What can a “crowd” often do better than the government, financial institutions, or a corporate entity? It can become a tool for genuine community empowerment, replacing accepted avenues of development whereby funding or employment typically comes through fixed economies such as the government, NGOs, corporations, or financial institutions. “Crowdsourcing,” as we know, is an enterprise… Read more »
What can a “crowd” often do better than the government, financial institutions, or a corporate entity? It can become a tool for genuine community empowerment, replacing accepted avenues of development whereby funding or employment typically comes through fixed economies such as the government, NGOs, corporations, or financial institutions. “Crowdsourcing,” as we know, is an enterprise driven by the expanded online presence of much of the earth’s population that taps the global marketplace and its associated pool of resources for solutions to challenges both personal and with worldwide relevance.
Crowdsourcing was originally defined as the ability of an individual or group to outsource work to the online crowd or mass, however, this idea has rapidly become a portal of hope for governments, companies, and communities seeking aid from further afield than standard financing footsteps and ballot measures.
This idea of crowdsourcing as a contemporary practice springs from our globally wired community, where a group occupying a small fraction of a town can become a linked network capable of great impact. The concept certainly owes a great deal to our slowly recovering economy, and the reality that organizations still seek every angle and opportunity to remain flexible while gaining valuable insight into success via competitive and less costly experimentation. But no longer simply the spawn of the recent global financial crisis, this emerging trend offers successful examples in our own discipline, from garnering finances to developing innovative projects: New York City’s High Line, the Market Street Prototyping Festival in San Francisco, and Toronto’s Projexity effort are just a few recent high-profile examples.
The High Line, possibly the most iconic landscape yet of the 21st century, began with a community group named Friends of the High Line founded by Joshua David and Robert Hammond, residents of the Chelsea neighborhood, to advocate for the abandoned elevated rail line’s preservation and reuse as public open space. Their group of interested community members has become a nonprofit financial power that ultimately developed one of the most innovative spaces in New York City.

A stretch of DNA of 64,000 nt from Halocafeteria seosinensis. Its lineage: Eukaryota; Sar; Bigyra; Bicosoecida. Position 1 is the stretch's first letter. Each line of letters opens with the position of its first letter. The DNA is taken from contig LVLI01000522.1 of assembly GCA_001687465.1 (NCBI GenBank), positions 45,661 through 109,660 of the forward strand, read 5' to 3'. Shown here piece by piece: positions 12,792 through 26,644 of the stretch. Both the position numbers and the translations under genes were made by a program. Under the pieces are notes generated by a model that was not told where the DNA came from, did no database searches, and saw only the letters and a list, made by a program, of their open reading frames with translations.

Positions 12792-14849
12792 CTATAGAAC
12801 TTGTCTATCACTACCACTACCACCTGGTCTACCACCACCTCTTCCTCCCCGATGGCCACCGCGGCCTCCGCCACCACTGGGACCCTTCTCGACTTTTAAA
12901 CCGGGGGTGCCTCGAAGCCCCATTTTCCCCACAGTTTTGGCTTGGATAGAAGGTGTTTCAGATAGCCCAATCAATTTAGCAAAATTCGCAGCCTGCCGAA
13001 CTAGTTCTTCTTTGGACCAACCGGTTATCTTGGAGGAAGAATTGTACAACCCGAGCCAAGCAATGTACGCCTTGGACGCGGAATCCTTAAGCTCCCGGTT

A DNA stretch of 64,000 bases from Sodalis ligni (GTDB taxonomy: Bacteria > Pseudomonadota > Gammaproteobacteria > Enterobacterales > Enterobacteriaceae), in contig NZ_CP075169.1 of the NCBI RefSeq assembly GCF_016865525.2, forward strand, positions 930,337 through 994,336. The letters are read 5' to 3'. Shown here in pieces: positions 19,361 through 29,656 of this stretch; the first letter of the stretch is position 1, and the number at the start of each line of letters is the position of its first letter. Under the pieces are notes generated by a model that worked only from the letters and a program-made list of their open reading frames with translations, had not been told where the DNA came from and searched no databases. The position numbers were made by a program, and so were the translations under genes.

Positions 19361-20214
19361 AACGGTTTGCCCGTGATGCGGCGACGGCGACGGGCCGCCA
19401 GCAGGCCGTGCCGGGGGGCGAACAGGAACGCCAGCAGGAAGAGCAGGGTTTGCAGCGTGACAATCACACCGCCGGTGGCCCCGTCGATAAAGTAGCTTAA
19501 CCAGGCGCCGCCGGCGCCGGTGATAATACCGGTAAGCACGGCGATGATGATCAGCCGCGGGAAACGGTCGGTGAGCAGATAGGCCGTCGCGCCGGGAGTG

Closer to home is the Market Street Prototyping Festival, an upcoming temporary installation event on San Francisco’s Market Street. Spearheaded by the SF Planning department, the effort bypasses standard protocol and operations of master planning and development by a government or corporate entity traditionally considered capable of handling such a massive project in lieu of an open-sourced and community-driven competition to re-invigorate San Francisco’s most vital street. This project is branding itself as a fresh, flexible and “crowd” driven approach to aid various organizations and communities in illuminating possible avenues for future success in their public space.
Projexity, a nonprofit company based in Toronto, has recognized the broader opportunity and implications of crowdsourcing and begun organizing competitions on behalf of governmental organizations, NGOs, and communities large and small that hope to find and fund projects in the private and public spheres. Most recently, together with the Toronto Region Conservation Authority, Projexity spearheaded a competition to aid one of the most underserved communities in North Toronto, garnering very innovative ideas to help them fundraise and develop a new landscape master plan for low-income, high-rise housing that could become a global paradigm for social housing.
Clearly, with all of these high-profile results, crowdsourcing is a concept that can be utilized toward great ends both by ourselves and the communities with whom we engage.
Image of the High Line by Todd Meyer; overlay by Alec Hawley.